Under the new law, employees must provide notice of the need for COVID-19 Sick Leave as soon as it is practicable or foreseeable for the first workday in which leave is needed. For subsequent days, employers may require employees to follow reasonable notice procedures in order to continue receiving paid leave. COVID-19 Sick Leave may be taken on an intermittent basis and in hourly increments. An employer may not require an employee to find a replacement worker to cover the hours during which the employee is using COVID-19 Sick Leave. 

Employer Reimbursement

Employers that are not eligible for reimbursement through the Families First Coronavirus Response Act (FFCRA) tax credits may seek reimbursement from the Commonwealth for the cost of paying COVID-19 Sick Leave for an employee up to the $850 per week cap. Additional information regarding the reimbursement process will be forthcoming.

To qualify for such reimbursement, employers must require employees to submit a written request for COVID-19 Sick Leave which includes the following information:

  1. Employee name,
  2. Date or dates of the requested leave,
  3. A statement of the COVID-19-related reason for leave, along with written support for the reason, and
  4. A statement that the employee is unable to work, including by means of telework, for such reason.

For leave requests based on a quarantine order or self-quarantine advice, the statement from the employee must also include:

  1. The name of the governmental entity ordering quarantine or the name of the health care provider advising self-quarantine, and
  2. If the person subject to quarantine or advised to self-quarantine is not the employee, that person’s name and relation to the employee.

The new law does not provide a deadline by which an employer must seek reimbursement for COVID-19 Sick Leave payments. Reimbursements to employers will be issued within 30 business days of the employer submitting the application. Given that the leave program expires upon the depletion of the Fund, employers are advised to file applications for reimbursement promptly.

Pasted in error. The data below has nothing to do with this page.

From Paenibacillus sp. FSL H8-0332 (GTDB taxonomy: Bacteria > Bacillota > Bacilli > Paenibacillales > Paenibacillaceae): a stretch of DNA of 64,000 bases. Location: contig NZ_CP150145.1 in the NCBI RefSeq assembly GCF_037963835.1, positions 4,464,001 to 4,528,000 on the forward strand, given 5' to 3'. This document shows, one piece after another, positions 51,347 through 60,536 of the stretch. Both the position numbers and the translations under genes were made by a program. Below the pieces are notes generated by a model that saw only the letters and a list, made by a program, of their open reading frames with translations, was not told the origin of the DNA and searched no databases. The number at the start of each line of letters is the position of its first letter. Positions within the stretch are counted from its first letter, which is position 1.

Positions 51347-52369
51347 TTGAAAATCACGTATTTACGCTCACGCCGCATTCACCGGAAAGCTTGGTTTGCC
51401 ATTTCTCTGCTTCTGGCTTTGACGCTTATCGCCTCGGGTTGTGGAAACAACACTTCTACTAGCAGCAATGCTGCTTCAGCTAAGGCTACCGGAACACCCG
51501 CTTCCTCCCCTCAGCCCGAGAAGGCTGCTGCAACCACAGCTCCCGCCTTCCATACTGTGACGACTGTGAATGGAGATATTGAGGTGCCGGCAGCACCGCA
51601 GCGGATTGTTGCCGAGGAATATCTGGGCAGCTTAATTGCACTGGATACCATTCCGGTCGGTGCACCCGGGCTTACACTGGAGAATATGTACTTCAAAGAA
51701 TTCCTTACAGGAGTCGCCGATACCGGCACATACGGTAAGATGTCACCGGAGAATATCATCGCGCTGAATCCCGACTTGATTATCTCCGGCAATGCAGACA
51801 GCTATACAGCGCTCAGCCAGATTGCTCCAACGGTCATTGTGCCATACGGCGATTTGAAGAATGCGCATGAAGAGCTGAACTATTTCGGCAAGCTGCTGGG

Health Information
Health information received by an employer relative to an employee or an employee’s family member must be kept on a separate form and maintained in a separate file from other personal information and treated as confidential medical records. An employer may not disclose the health information except to the affected employee or with the express permission of the employee.

Notice Requirements
Employers are required to display the Commonwealth-required poster in a conspicuous location accessible to employees. For employees who telework, employers are allowed to send notice through electronic means (such as email or posting to a web-based platform that remote employees can access).

Anti-Retaliation Provision

The new law contains an anti-retaliation provision which prohibits employers from:
  1. Interfering with, restraining, or denying an employee’s ability to take COVID-19 Sick Leave, including but not limited to, using an employee’s taking of COVID-19 Sick Leave as a negative factor in any employment action, such as an evaluation, disciplinary action or termination,
  2. Discipling or taking any other adverse action against an employee for using COVID-19 Sick Leave, and
  3. Taking any adverse action against an employee because the employee opposes practices believed to be in violation of the COVID-19 Sick Leave mandate, such initiating action or opposing testimony.
Currently, there is no private right of action for violations of the new law.

Potential Regulations
The Commonwealth’s Executive Office for Administration and Finance may promulgate regulations necessary for the implementation of the COVID-19 Sick Leave program. Thus, further guidance and information on the new law may be forthcoming.

If you have any questions about Massachusetts’ COVID-19 Sick Leave Law or other employment and labor issues, please feel free to contact Lorna Hebert at [email protected] or 617-512-8401.

Lorna Hebert (New England team) is an employment, labor, higher education, and litigation attorney with nearly 30 years of experience handling a broad range of complex employment and labor matters. Lorna advises clients on a wide range of employment matters, including workplace investigations, dispute resolution, hiring, performance management, discipline, terminations, reorganizations,  accommodations, employee benefits, wage and hour issues,  discrimination claims, policies and procedures, and training.



This publication should not be construed as legal advice or a legal opinion on any specific facts or circumstances not an offer to represent you. It is not intended to create, and receipt does not constitute, an attorney-client relationship. The contents are intended for general informational purposes only, and you are urged to consult your attorney concerning any particular situation and any specific legal questions you may have. Pursuant to applicable rules of professional conduct, portions of this publication may constitute Attorney Advertising.